Shastra Poojan


Tomorrow is Vijayadashami, [also called Dasara/ Dussehra]. Of the many legends associated wih this festival, the one about the Pandavas hiding their weapons in a hollow in the Shami tree, is one of my favourites.

In the Mahabharata, after Yudhisthira lost to Duryodhana in the game of Dice, the Pandavas had to spend twelve years in the forest [vanavas].  After that, they had to spend one year in agyatvas- disguised so that no one could recognise them.

They decided to spend this last year in the Matsya kingdom ruled by Virat. Before going there, the Pandavas hid their weapons in a hollow in a Shami tree.

As their year of  agyatvas drew to an end, the Kauravas attacked King Virat’s kingdom. They retrieved their weapoms from the Shami tree. Yudhisthira took his spear, Bhima his mace, and Arjuna his Gandiva bow. Nakula and Sahadeva brought out their swords. They then ceremoniously worshipped the weapons.

The Pandavas revealed their true identities, and defeated the attacking Kauravas.

It was on the auspicious day of Vijayadashami, or Dasara, that the Pandavas took out their weapons from the hollow in the Shami tree.

And this is how the tradition started, of Shastra-Poojan [शस्त्र-पूजन]- worshipping weapons-  on the occasion of Vijayadashami. 


Thousands of years have gone by since the time the events of the Mahabharata took place. But have things really changed that much?

The Kings and kingdoms of the past have given way to Democracy and the rule of the people.  The education system has changed. Technologies have changed.

However, the struggle for supremacy between good and evil, that is still going on.

Instead of the cruel Kauravas, we have Corruption and Crime. We have politicians who often misuse the power that they have. We have Bureaucrats who, instead of facilitating socially beneficial projects, hinder them.

We frequently face discrimination. We fear for the safety of our children. We fear unemployment, insecurity, and senseless violence. Crimes against women are on the rise. The politically connected tend to feel that they are above the law.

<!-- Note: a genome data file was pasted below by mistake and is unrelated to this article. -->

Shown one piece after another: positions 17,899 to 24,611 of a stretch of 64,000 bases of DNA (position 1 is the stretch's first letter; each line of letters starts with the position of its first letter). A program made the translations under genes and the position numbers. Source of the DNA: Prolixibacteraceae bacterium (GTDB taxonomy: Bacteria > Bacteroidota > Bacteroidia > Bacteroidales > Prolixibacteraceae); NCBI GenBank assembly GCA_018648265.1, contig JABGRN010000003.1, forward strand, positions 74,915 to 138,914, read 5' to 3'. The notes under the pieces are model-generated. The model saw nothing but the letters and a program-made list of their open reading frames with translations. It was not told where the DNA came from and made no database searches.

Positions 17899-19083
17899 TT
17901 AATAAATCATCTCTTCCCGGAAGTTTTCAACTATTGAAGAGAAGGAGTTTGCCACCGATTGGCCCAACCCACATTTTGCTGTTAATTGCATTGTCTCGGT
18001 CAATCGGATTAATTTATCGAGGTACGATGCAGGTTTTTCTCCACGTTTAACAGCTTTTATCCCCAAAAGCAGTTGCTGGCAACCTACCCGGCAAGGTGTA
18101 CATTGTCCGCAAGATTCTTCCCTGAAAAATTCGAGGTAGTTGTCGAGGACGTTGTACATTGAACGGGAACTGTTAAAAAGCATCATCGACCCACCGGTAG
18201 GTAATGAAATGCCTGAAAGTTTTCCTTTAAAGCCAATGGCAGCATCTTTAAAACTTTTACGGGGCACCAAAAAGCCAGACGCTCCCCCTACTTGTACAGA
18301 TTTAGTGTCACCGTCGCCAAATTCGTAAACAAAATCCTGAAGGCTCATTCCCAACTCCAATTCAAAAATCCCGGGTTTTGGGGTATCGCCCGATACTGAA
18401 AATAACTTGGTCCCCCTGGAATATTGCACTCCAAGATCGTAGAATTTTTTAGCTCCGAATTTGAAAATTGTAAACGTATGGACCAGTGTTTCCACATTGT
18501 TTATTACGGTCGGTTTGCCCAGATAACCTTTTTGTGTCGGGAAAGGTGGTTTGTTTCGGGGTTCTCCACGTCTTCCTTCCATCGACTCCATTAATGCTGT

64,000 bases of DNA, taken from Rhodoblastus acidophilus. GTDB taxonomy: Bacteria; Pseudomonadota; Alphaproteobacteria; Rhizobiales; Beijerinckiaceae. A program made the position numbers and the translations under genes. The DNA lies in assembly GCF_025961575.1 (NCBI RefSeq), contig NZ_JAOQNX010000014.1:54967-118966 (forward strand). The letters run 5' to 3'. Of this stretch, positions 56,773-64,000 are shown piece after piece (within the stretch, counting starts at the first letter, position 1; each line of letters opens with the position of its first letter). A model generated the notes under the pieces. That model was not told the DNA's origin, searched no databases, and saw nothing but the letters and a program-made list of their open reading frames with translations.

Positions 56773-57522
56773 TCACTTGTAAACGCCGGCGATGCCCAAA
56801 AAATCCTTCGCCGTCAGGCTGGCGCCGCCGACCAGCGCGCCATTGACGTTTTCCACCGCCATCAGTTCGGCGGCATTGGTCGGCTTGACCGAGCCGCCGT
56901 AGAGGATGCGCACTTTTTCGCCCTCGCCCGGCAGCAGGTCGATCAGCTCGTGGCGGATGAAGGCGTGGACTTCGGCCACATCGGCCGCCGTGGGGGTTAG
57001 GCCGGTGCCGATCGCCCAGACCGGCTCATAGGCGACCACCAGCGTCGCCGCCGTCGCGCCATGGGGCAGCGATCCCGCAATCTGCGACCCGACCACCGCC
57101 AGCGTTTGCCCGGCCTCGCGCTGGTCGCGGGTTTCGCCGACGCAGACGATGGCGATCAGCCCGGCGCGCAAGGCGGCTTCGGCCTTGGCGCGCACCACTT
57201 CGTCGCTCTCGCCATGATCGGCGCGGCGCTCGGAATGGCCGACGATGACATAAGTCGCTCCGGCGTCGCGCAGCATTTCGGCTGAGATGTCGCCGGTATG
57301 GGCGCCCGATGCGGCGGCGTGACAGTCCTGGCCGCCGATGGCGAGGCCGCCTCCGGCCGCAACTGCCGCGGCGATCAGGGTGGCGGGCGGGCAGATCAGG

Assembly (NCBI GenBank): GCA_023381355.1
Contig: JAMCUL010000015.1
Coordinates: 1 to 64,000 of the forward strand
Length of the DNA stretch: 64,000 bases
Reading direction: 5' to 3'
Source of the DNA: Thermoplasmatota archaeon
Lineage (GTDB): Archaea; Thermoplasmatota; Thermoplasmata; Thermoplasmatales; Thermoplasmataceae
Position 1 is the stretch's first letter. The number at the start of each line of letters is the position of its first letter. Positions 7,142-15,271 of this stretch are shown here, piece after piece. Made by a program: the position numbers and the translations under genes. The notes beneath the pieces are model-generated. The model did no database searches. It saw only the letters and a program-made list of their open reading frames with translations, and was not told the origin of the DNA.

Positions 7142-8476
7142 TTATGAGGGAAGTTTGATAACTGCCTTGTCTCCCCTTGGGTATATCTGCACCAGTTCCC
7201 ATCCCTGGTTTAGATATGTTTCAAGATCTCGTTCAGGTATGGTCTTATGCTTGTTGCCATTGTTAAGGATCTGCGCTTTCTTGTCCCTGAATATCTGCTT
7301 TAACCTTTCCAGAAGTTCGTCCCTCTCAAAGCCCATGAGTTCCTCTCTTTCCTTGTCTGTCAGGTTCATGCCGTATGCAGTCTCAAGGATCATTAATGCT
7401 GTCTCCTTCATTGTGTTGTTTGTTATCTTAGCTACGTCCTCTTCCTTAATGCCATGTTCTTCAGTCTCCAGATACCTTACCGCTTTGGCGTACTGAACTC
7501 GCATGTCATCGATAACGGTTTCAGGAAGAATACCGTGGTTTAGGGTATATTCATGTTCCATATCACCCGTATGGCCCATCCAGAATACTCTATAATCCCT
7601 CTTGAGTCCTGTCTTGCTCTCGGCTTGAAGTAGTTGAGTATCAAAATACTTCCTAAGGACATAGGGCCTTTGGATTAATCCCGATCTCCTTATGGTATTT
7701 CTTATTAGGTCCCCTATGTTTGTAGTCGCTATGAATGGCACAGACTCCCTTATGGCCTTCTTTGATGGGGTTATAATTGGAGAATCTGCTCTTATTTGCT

A sense of hopelessness is increasing. The rising number of suicides is an indication of this.

And therefore the need for weapons is still there. But since the threats have evolved, so must our weapons. Swords and bows and arrows are not the weapons we need today.


Information is one of the most effective weapons at our disposal today.

Just a few decades ago we were dependent on newspapers for information. The government could effectively control what information reached the general public. Then television came and news channels brought more information into the homes of people. Visuals of events as they happened became available, though tv channels were prone to be biased in favour of certain political groups.

With the arrival of the internet, a startling transformation has taken place in the way we are able to obtain and share information. Social media has made it possible for us to find out the truth about events, as they happen, quite easily.

Those in power are very aware of this, and have tried from time to time to place curbs on Face-book, Twitter, and other forms of social media. The necessity to stop the spread of rumours is usually the reason officially given for this. However, it is evident that the authorities also want to stop the expression of views against those in power.

The Right to Information Act is also a powerful weapon.  The RTI legislation makes it possible to obtain access to certain governmental documents which would otherwise would not have been accessible to ordinary citizens.

RTI activists frequently face threats from big businesses.

In January, 2010, RTI activist Sunil Shetty was murdered for exposing a number of land-scans in the Talegaon, Lonavala, Maharashtra. And there have been many other attacks on RTI activists, with some activists sacrificing their lives.

Recently, RTI activist Ramesh Agrawal, made the startling disclosure that     Naveen Jindal had hired contract killers to murder him  ‘as he was proving to be too much of an impediment for the Jindal Steel and Power Ltd’s ambitious plans in Raigarh’.

A few days ago, Prime Minister Manmohan Singh voiced his concern that vexatious appeals should not invade privacy and hamper the working of a government. This has been seen by some activists as a suggestion that the RTI provisions may be diluted.


Armed with such tools, it may be possible to effect change in the discouraging situation around us today. This may happen in the near future. But it is more likely that change will take place slowly, over many years.

So in the meantime, how can we prepare today’s children to meet the challenges they will surely have to face in this Kaliyug?